3C 13. The HST observations of this source show the optical galaxy to
be extended over nearly 4" with two tail-like structures to the south
and east of the nucleus (McCarthy et al. 1997). The extended emission
in both the nucleus and on the 1" scale is aligned with the radio
axis at a P.A. of 145^deg^. Best et al. (1997a, 1998) find that the
infrared emission from the host galaxy is also strongly aligned with
the radio axis. Our radio image shows clear hot spots but no radio
core in this high-redshift source (Fig. 15). More sensitive
observations are required to be able to image the full radio bridge.
3C 13.0 (z=1.351; Fig. 2).--The identification is well detected and is extended
over nearly 4". There are two faint arm or tail-like structures to the south
and east of the nucleus. The radio source is a 28" double oriented in P.A.
145^deg^. The extended emission in both the nucleus and on the 1" scale is
aligned with the radio axis.
3C 13: Identified with a V = 22.5 galaxy with a redshift of z = 1.351
(Spinrad, McCarthy & Strauss, unpublished). Loss of data resulting in
relatively poor image quality precluded the detection of a radio core.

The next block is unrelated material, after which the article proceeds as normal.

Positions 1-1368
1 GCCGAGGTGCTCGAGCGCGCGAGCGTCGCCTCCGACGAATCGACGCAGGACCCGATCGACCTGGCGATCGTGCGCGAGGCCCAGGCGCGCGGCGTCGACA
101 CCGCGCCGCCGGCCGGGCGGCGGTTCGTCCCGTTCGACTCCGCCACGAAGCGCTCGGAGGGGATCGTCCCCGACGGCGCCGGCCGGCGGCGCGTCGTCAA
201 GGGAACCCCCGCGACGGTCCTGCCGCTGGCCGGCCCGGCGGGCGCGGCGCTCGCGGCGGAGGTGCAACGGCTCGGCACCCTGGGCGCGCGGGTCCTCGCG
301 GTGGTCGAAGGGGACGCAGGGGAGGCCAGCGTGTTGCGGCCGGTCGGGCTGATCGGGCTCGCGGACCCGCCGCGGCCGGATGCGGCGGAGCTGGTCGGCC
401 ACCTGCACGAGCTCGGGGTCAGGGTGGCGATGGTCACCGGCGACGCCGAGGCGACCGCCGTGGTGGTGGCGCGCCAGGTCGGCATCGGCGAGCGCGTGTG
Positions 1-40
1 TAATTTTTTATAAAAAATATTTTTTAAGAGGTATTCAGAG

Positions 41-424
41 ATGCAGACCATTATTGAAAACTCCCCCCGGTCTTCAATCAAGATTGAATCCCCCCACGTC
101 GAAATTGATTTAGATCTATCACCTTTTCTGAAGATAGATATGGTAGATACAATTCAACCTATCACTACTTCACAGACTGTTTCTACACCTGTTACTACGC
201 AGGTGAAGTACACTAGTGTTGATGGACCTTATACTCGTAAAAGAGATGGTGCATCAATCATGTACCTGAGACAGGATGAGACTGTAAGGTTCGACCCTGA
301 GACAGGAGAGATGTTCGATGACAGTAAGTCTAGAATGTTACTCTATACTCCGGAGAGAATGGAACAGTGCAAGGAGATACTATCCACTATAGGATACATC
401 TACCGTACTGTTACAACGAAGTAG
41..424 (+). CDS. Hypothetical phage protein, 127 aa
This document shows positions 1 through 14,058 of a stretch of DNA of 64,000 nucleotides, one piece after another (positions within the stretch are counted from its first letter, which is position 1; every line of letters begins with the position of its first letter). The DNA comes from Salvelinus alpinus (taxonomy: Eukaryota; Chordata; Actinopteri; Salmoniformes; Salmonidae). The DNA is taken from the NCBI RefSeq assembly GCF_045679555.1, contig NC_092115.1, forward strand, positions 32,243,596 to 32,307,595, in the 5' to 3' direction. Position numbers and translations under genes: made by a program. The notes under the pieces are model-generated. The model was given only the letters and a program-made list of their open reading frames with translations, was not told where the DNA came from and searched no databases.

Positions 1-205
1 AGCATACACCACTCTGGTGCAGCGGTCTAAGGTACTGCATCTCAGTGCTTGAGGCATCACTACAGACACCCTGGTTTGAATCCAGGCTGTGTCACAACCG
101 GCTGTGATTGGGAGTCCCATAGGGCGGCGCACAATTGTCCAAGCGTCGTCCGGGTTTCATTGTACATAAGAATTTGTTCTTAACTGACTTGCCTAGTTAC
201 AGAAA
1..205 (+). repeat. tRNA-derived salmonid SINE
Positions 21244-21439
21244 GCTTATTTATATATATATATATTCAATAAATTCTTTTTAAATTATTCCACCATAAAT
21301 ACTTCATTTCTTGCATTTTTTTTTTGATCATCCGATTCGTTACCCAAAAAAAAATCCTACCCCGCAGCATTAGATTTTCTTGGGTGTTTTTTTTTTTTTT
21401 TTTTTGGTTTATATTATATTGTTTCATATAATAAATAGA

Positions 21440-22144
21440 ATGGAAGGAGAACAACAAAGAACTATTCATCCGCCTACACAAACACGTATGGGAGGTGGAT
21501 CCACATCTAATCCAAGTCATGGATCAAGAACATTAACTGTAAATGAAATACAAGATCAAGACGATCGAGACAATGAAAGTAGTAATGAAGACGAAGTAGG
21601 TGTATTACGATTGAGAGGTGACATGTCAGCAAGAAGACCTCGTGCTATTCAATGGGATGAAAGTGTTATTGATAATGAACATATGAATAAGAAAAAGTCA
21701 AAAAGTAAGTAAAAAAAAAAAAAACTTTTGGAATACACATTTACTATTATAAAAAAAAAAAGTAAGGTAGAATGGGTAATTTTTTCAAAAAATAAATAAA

Red 200-inch (1.5m) plate shows a number of faint galaxies
within 25 arcsec, possibly a distant cluster.
A deeper red (Eastman 127-04) plate has been published by
Smith, H.E., Burbidge, E.M., and Spinrad, H.
(1976) Ap. J., 210, 627
who suggest one of these as a candidate;
but it is 10 arcsec from radio position of
Adgie, R.L., and Gent, H.
(1966) Nature, 209, 549
in the general direction of the 5C 003 source position angle
(1969) MNRAS, 144, 101.
Hence the position agreement is only marginal and is further confused
by radio positions that are discrepant (23 arcsec difference between
5C 003 and position from
Macdonald, G.H., Kenderdine, S., and Neville, A.C.
(1968) MNRAS, 138, 259.
The average of the radio positions by Adgie and Gent and
by Macdonald et al. is shown as a cross;
the Smith et al. suggestion, by bars.